Pruning of pomegranate tree

Pruning the pomegranate tree is an art of cutting away a portion of the plant to improve the vegetative growth of the plant and the quality of the product; the parts commonly removed are branches. Pruning helps to reduce water shoots, maintain a low tree profile, properly trained and pruned trees yields high-quality fruit much earlier in their life cycle and live significantly longer. Pruning is essential in both young and old trees. In the winter pruning, the height of the trees is brought back to the desired height. Broken, bent, and interfering branches are removed. To keep the interior of the tree open during the growing season, summer pruning is carried out according to needs.

Pests and diseases of pomegranate tree

Following are some of the pests and diseases attacked by the pomegranate tree:

Pests of pomegranate tree

Fruit borer

It is a major pest, which bore into the developing fruits, feed inside, and making fruit susceptible to fungal and bacterial infection.

Control: It can be controlled by bagging young fruits at the early stage with polyethylene bags, spray phosphamidon 0.03 %, or sevin @4 gm.


It makes holes on the main trunk and forms networks of tunnels inside it. Fill it with excreta and feed on bark during nights.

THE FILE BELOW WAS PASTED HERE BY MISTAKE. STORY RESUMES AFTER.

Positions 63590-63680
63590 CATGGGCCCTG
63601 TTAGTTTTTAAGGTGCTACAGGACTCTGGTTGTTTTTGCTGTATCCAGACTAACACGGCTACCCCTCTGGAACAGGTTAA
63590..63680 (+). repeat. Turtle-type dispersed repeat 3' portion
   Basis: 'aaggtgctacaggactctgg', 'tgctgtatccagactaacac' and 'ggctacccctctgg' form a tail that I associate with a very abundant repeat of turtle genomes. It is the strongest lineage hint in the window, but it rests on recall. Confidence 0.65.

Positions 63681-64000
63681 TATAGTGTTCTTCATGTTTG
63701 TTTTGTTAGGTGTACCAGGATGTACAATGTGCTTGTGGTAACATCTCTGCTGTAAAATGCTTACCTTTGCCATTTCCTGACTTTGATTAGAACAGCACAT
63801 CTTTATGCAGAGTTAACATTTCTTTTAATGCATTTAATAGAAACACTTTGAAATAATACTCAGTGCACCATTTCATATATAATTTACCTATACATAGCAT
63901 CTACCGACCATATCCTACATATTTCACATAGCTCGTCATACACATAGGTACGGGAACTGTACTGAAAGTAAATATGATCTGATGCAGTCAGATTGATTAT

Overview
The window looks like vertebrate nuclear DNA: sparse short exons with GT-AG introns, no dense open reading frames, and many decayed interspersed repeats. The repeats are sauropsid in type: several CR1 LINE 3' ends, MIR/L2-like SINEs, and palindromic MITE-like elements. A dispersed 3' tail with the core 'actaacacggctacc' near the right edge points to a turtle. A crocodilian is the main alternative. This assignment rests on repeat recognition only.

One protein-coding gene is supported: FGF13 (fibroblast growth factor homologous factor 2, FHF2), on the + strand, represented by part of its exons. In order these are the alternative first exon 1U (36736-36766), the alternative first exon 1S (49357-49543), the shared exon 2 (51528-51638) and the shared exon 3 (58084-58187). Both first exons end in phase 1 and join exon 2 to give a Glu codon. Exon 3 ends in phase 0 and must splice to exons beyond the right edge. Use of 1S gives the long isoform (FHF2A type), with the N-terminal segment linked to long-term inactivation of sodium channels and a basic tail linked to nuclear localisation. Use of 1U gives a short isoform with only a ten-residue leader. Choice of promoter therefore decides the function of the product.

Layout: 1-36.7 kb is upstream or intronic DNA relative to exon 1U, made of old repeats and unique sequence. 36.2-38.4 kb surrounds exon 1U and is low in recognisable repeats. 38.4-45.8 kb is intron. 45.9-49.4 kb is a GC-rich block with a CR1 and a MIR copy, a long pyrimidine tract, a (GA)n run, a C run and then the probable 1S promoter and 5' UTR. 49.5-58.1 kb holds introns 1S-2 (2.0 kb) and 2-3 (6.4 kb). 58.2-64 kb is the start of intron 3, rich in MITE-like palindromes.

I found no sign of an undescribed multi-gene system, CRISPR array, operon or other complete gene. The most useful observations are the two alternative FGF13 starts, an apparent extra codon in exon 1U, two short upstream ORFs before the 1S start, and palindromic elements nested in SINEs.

Control: It can be effectively managed by plugging the hole with cotton dipped in kerosene, petrol or carbon-bi-sulfide, and chloroform followed by covering with mud. Nowadays bagging of fruits is also practiced by the farmers. This helps up to a certain extent and also improves fruit quality.

Diseases of pomegranate tree

Bacterial leaf spot or oily spot

It is characterized by the formation of small-dark brown water-soaked spots on leaf, twig, stem, and fruits.

Control: It can be measured to some extent by spraying of strep to cycling at the rate of 0.5 g/ liter and mixing with copper oxychloride at the rate of 2 g/ liter on three consecutive days.

Fruit cracking or fruit splitting

it is one the most severe disorder due to the irregular irrigation, boron deficiency and sudden fluctuation in nocturnal and diurnal temperatures, fruits are cracked, which is a common problem in pomegranate.

Control: Spraying of boron at the rate of 0.1% and GA3atthe rate 250 ppm disease can be minimized to some extent.

3) Sunburn

It is also a major problem if fruits are not harvested at the proper stage. A blackish round spot appears on the upper surface of fruits. It reduces the cosmetic appeal of fruits.